The next day we took San Francisco by storm. We explored the Japanese Tea Gardens, ate clam chowder on the wharf, took at a ferry to Alcatraz, walked on the beach, ate overlooking the Pacific, rode a trolley and visited the LDS Oakland Temple. I suppose any city is romantic when you are with the man you love but San Francisco is particularly enchanting. My favorite memory occurred while walking across the Golden Gate Bridge. As we strolled along the bridge we noticed that the door was open that guarded cavernous hollow of the South Tower. We looked inside and up the looming tower. It was abandoned. A sign warned: Trespassing. $20,000 fine. There was an enticing set of fixed vertical stairs leading up the tower. The temptation beckoned. Parke was cooking danger for lunch and I was hungry. We started up the stairs and shut the door behind us. It was exhilarating to be in the belly of that majestic bridge, trespassing with the one you love. Parke was adventurous and exciting. The kisses we shared in the haul of the bridge were adventurous and exciting to match. He carved a heart with our initials in it on the wall to forever mark our adventure. Vandalism and trespassing are some of Parke’s best qualities.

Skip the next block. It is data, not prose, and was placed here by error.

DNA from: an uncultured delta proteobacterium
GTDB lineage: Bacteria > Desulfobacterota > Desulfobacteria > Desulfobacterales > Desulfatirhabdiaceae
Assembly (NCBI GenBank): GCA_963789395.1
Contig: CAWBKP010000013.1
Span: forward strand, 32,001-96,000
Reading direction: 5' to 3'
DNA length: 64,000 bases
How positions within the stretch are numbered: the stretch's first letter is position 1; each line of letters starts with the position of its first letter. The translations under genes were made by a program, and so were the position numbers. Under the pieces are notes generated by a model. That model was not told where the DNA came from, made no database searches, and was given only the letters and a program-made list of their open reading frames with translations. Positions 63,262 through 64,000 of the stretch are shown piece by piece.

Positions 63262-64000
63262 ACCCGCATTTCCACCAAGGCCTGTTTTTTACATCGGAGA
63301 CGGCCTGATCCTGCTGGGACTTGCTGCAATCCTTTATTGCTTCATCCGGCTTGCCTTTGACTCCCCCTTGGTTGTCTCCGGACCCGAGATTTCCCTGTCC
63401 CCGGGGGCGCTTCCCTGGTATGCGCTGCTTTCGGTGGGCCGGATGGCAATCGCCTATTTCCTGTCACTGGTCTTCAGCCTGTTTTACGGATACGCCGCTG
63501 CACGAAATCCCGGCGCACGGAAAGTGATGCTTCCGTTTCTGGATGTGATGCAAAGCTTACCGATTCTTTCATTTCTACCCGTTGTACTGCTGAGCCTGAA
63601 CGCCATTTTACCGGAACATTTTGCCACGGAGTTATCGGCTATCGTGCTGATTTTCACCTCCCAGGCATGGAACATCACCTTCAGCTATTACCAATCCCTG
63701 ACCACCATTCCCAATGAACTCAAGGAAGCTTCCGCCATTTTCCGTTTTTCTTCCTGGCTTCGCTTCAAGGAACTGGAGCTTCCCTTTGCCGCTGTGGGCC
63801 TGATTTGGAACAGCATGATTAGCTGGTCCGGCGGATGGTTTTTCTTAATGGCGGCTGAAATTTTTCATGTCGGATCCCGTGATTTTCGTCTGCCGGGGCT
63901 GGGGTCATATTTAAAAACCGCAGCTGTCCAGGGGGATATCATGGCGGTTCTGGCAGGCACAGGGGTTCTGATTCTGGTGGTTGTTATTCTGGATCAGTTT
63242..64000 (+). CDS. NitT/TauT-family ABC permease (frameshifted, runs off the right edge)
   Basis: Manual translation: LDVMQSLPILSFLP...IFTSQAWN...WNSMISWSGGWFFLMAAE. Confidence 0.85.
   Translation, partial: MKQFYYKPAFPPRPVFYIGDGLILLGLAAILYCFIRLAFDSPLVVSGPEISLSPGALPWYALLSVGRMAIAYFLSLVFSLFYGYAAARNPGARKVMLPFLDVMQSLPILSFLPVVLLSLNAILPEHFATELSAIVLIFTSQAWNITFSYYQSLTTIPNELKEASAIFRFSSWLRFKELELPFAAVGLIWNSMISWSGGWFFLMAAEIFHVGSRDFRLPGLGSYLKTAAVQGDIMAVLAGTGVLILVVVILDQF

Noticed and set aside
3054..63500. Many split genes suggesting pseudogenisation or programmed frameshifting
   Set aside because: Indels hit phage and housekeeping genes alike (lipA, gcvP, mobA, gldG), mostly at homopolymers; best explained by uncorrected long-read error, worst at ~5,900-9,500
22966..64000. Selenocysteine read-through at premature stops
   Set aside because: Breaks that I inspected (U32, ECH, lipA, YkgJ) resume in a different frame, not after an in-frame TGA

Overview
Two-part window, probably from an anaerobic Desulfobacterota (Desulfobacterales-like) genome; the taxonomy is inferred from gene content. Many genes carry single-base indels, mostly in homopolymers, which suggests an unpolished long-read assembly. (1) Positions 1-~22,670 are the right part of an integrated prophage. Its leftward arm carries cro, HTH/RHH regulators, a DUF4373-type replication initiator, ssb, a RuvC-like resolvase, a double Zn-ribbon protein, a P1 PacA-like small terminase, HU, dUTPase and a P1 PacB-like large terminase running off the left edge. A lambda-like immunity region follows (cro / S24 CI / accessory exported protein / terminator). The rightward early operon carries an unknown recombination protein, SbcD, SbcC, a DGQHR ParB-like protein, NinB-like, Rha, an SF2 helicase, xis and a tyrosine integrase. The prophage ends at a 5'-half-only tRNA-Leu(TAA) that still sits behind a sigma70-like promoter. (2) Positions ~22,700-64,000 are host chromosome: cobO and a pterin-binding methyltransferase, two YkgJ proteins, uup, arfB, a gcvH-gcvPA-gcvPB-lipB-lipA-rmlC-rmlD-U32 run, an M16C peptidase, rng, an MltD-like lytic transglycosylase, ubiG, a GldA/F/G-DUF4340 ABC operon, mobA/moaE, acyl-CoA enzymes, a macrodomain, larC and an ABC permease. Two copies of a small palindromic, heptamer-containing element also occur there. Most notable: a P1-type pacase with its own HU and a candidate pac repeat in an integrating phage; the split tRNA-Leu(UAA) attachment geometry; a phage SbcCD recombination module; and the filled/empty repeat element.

Minutes later we were still one person in the haul of that great bridge. Although Parke was almost a foot taller than me, we fit. We were lock and key.
We headed down when we heard someone speaking outside the door. When we got closer, Parke realized they were speaking German. There’s not much that can pull Parke away from kissing me but when he heard the German language it was music to his ears. We snuck out and Parke began conversing with the two strangers in their native tongue. Most people would not consider German a language of love, with its harsh, gravely, Hitleresque tone, but when I heard Parke easily engaging with these two strangers, I was awestruck.